Winning races will give you credits, which are used to buy new cars and purchase upgrades for them. You’ll also earn experience and affinity. Affinity earns you additional rewards for driving a specific manufacturer’s brand of cars. So if you really like say Ford Mustangs, you can more easily earn them all by choosing to drive Fords exclusively. There’s a fair bit of bragging rights and other competition woven in throughout the game too, even when you’re not online. Rivals will constantly test you to try and best another person’s lap time, working in more challenges and goals than simply finishing the current race. There’s also a ridiculously extensive paint system for designing cars. Between decals and various coats of paint its easy to get lost in all the options, but if you invest the time you can create some really creative and unique looks for your ride, and maybe even see other folks use them as well.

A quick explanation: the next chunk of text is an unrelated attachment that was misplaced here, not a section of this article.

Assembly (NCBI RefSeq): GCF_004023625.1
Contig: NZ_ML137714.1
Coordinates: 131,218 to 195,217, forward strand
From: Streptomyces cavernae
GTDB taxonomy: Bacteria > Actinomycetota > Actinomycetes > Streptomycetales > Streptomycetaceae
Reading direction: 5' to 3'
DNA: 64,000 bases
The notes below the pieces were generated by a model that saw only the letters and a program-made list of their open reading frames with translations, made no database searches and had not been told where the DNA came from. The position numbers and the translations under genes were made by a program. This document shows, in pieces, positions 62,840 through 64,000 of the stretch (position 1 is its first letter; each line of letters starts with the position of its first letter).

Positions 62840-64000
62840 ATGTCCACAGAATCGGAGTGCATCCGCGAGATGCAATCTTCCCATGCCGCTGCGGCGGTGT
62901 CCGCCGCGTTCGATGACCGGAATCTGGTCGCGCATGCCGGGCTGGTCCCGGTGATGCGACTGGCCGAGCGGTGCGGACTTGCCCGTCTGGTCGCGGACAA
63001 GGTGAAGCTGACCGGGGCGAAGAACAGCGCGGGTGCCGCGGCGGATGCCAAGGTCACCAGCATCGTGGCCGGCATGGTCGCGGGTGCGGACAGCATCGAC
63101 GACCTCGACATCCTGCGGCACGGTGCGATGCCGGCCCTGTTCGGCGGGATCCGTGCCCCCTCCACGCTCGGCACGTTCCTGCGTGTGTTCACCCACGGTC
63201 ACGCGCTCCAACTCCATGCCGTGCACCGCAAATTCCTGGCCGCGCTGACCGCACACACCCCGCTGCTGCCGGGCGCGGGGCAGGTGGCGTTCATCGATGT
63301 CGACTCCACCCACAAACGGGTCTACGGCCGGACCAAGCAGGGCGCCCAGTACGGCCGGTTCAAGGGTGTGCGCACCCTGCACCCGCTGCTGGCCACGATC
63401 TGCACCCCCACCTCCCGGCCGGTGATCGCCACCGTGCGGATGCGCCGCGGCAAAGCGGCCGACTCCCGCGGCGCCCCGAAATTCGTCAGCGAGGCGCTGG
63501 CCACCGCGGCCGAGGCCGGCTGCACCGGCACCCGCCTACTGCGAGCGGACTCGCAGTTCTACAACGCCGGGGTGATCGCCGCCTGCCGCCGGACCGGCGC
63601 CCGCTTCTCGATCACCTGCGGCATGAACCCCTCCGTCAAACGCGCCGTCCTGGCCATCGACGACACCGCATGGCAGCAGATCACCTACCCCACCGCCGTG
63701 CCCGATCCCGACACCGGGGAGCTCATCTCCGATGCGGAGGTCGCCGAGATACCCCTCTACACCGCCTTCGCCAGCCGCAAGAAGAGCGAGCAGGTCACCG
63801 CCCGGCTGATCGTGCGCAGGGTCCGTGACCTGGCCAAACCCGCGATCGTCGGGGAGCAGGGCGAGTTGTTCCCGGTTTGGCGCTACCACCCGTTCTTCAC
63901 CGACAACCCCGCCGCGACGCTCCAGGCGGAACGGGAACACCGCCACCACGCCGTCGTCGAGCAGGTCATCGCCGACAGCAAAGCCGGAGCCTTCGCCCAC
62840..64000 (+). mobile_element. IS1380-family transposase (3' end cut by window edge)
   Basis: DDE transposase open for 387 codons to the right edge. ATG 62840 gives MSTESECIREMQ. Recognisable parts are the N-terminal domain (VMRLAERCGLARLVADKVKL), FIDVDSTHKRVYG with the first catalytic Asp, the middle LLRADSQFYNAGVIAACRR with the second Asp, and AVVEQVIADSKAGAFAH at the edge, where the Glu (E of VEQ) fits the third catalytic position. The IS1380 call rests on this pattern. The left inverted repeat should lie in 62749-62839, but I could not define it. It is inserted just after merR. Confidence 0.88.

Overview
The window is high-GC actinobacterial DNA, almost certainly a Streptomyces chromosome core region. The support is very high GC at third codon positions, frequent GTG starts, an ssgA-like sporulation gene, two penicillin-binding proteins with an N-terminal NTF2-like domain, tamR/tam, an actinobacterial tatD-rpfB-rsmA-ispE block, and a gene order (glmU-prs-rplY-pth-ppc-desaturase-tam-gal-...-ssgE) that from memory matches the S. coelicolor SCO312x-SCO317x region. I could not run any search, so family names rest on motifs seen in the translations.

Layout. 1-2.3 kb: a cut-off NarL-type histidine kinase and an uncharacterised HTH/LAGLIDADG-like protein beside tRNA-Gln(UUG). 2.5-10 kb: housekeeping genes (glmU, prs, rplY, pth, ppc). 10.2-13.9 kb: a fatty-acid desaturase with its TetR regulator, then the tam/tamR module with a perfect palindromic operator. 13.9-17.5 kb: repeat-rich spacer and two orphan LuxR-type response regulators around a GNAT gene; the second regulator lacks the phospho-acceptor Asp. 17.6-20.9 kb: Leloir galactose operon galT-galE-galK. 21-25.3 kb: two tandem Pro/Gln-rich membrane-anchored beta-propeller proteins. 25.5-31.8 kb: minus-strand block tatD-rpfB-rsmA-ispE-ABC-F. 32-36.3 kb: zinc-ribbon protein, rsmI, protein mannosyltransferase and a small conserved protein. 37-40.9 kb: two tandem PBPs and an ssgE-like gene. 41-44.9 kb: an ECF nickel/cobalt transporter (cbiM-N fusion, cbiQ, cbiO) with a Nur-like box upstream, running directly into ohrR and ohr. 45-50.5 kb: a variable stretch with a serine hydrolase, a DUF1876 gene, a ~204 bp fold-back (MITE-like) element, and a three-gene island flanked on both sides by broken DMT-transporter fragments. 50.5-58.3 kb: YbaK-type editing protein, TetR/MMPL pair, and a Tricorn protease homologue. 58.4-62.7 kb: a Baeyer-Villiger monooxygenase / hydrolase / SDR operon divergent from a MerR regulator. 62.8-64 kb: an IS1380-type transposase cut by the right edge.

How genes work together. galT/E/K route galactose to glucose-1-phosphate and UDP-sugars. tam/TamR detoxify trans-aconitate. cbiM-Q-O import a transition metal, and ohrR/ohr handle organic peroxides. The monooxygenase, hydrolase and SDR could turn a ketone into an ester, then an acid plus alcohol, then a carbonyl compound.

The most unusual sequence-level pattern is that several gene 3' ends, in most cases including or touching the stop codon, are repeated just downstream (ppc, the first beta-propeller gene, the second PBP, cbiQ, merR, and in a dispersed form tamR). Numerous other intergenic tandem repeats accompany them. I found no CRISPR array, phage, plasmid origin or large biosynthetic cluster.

The major feature behind Forza Motorsport 5, and showing off the Xbox One server cloud, is the new Drivatar system. The basic premise is pretty simple; there are no AI controlled cars. That’s perhaps a slight bending of the truth, but the facts are no less interesting. As you drive in the game, Forza analyzes your habits and tendencies. Do you always try to pass on the outside or inside, how tight do you hug the corner, etc. It uses this to build your Drivatar, which in turn gets seeded out for everyone else to race against. There are “no AIs” to the extent that no cars are driven by preprogrammed sequences but instead by generated behaviors from other players. Your Drivatar will even earn credits for you while you’re away from the game by participating in races, and it’s interesting to imagine my aggressively passing on the inside and bumper using Drivatar is invading other people’s games. Frankly though, I have no way of knowing how well this system actually works. I’m sure that dedicated fans might recognize their friends’ driving habits not unlike someone I know might expect me to take a certain class in MMOs, but I just don’t have the skills to know if those other cars are behaving like standard AI or like real players.